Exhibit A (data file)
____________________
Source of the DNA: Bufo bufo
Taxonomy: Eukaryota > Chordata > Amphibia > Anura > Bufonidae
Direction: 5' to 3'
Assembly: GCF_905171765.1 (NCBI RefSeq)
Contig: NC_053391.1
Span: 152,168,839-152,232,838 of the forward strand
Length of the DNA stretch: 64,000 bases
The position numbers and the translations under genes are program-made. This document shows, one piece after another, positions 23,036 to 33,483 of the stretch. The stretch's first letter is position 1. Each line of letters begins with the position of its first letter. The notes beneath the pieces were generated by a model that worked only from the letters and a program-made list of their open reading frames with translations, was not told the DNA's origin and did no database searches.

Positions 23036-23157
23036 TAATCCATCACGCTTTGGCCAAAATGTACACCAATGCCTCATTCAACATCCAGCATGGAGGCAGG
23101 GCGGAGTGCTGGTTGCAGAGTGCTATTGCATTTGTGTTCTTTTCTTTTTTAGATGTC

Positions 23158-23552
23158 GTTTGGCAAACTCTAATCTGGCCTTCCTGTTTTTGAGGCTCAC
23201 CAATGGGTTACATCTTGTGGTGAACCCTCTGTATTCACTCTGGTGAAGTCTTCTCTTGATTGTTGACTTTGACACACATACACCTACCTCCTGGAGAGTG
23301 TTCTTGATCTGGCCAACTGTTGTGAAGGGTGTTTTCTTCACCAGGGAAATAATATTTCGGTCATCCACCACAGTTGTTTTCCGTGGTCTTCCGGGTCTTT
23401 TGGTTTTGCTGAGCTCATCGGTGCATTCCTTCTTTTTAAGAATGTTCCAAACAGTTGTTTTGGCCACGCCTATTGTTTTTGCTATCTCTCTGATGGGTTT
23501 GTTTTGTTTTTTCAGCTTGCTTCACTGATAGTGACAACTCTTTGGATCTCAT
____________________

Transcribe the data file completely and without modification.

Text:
Source of the DNA: Bufo bufo
Taxonomy: Eukaryota > Chordata > Amphibia > Anura > Bufonidae
Direction: 5' to 3'
Assembly: GCF_905171765.1 (NCBI RefSeq)
Contig: NC_053391.1
Span: 152,168,839-152,232,838 of the forward strand
Length of the DNA stretch: 64,000 bases
The position numbers and the translations under genes are program-made. This document shows, one piece after another, positions 23,036 to 33,483 of the stretch. The stretch's first letter is position 1. Each line of letters begins with the position of its first letter. The notes beneath the pieces were generated by a model that worked only from the letters and a program-made list of their open reading frames with translations, was not told the DNA's origin and did no database searches.

Positions 23036-23157
23036 TAATCCATCACGCTTTGGCCAAAATGTACACCAATGCCTCATTCAACATCCAGCATGGAGGCAGG
23101 GCGGAGTGCTGGTTGCAGAGTGCTATTGCATTTGTGTTCTTTTCTTTTTTAGATGTC

Positions 23158-23552
23158 GTTTGGCAAACTCTAATCTGGCCTTCCTGTTTTTGAGGCTCAC
23201 CAATGGGTTACATCTTGTGGTGAACCCTCTGTATTCACTCTGGTGAAGTCTTCTCTTGATTGTTGACTTTGACACACATACACCTACCTCCTGGAGAGTG
23301 TTCTTGATCTGGCCAACTGTTGTGAAGGGTGTTTTCTTCACCAGGGAAATAATATTTCGGTCATCCACCACAGTTGTTTTCCGTGGTCTTCCGGGTCTTT
23401 TGGTTTTGCTGAGCTCATCGGTGCATTCCTTCTTTTTAAGAATGTTCCAAACAGTTGTTTTGGCCACGCCTATTGTTTTTGCTATCTCTCTGATGGGTTT
23501 GTTTTGTTTTTTCAGCTTGCTTCACTGATAGTGACAACTCTTTGGATCTCAT